Priest said he agreed with a jury’s verdict in November that DeLay had committed a felony by conspiring to launder corporate money into the state election, and ordered bailiffs to take DeLay – wearing a navy blue suit and his trademark American-flag lapel pin – to jail immediately. But he was released when DeLay’s attorneys quickly posted a $10,000 bond.
Priest also sentenced DeLay to five years in prison on a separate felony conviction of money laundering, but agreed to let him serve 10 years of community service instead of jail time for that charge. Priest acknowledged that DeLay – who said he had already raised and spent $10 million on his defense – would appeal the verdict to higher courts.
But he rejected DeLay’s contention that the prosecution’s novel use of a money-laundering statute – meant to target bank robbers, drug dealers and criminal fraud – was unjust.
Its use was justified, Priest said, because the crime for which DeLay was convicted was itself novel. DeLay was accused of approving the transfer of $190,000 in corporate funds to the Republican National Committee’s coffers in Washington and a return of the same amount in checks to state candidates.
[ ]…”I can’t be remorseful for something I don’t think I did,” said DeLay, who had been silent in front of the jury even while he insisted on his innocence during numerous press conferences outside the courtroom.
Delay embodies the Right’s delusional conviction that they can do no wrong. Even if laws were broken, money laundered and the republic itself undermined by such behavior – it is all justified under the higher cause and near religion of Conservatism. That kind of arrogance is a flare, a warning that one is dealing with ideological extremists who are neither guided by or influenced by rationalism or decency.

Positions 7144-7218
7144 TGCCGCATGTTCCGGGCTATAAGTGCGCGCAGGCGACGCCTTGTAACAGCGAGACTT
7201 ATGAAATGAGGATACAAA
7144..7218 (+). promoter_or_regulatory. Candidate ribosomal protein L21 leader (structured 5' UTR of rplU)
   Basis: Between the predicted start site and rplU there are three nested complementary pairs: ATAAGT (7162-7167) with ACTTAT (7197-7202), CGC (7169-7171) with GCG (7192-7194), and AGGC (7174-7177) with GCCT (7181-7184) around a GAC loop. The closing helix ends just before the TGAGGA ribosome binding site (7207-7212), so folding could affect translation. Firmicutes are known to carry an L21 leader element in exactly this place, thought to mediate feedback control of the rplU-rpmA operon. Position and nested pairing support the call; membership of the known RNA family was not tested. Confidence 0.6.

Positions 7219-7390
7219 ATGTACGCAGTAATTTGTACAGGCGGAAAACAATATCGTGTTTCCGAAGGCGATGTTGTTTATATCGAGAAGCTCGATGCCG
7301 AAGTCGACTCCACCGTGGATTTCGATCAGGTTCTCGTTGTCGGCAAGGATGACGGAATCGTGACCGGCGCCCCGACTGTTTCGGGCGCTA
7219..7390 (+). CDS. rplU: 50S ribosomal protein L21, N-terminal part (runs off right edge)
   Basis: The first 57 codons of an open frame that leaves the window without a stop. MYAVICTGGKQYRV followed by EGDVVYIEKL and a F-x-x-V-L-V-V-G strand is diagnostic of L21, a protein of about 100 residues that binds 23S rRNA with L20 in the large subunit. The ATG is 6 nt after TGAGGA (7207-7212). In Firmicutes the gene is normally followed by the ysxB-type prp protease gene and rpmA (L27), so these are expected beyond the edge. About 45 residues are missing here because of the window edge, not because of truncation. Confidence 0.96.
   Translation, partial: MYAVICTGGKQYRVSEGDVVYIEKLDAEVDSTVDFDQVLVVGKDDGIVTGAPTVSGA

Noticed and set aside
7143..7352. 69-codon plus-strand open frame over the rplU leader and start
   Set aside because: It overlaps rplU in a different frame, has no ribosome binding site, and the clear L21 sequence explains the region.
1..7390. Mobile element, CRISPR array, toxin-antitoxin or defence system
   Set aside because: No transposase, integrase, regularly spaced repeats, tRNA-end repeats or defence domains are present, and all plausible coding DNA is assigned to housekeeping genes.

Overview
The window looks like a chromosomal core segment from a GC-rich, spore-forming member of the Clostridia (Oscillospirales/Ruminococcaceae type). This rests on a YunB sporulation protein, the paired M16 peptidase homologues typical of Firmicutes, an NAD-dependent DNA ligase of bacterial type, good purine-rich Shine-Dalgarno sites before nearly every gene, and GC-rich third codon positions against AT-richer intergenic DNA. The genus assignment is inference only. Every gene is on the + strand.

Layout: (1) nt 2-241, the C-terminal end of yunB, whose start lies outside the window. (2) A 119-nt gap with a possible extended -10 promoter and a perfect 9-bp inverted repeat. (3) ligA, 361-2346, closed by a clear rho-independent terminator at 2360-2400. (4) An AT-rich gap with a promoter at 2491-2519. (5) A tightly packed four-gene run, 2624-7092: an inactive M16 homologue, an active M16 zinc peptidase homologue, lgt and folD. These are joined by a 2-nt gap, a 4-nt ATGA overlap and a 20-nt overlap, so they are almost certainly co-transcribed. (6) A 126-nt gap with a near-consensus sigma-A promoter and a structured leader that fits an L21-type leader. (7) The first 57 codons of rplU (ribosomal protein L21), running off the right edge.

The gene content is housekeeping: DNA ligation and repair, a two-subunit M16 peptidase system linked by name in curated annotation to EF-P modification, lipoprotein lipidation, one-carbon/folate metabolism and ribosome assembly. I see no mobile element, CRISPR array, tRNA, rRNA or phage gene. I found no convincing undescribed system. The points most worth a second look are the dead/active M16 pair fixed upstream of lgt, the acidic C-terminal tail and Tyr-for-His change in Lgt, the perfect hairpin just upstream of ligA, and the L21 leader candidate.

A three-judge panel rejected appeals Tuesday by Gerald Walpin, a former federal watchdog fired by President Obama in 2009, likely ending his attempts to get back his old job.
[ ]…Two of the three federal appeals court judges who rendered Tuesday’s decision are Republican appointees. Karen LeCraft Henderson, who wrote the unanimous decision, was appointed to the court in 1990 by George H. W. Bush; David S. Tatel was appointed by Bill Clinton in 1994; and George W. Bush named Thomas B. Griffith to the appeals court in 2005.
Walpin’s behavior since that incident has been anything but stable. His claim that he loved his job because he thought he was making a contribution to better government is remarkable. Republicans frequently want to have it both ways – to pick up a government paycheck as they use their government posts to spread the gospel of government is always bad in every instance. They seem to take these jobs, then perform poorly to prove they were right about how bad government is.
James Fallows wrote this post on Saturday and it has proved to be some of the most insightful analysis thus far of the Tucson murders, The Cloudy Logic of ‘Political’ Shootings
Shootings of political figures are by definition “political.” That’s how the target came to public notice; it is why we say “assassination” rather than plain murder.
But it is striking how rarely the “politics” of an assassination (or attempt) match up cleanly with the main issues for which a public figure has stood. Some killings reflect “pure” politics: John Wilkes Booth shooting Abraham Lincoln, the German officers who tried to kill Hitler and derail his war plans. We don’t know exactly why James Earl Ray killed Martin Luther King, but it must have had a lot to do with civil rights.
[ ]…- Sirhan Sirhan horribly transformed American politics by killing Robert F. Kennedy in 1968, but Sirhan’s political causes had little or nothing to do with what RFK stood for to most Americans.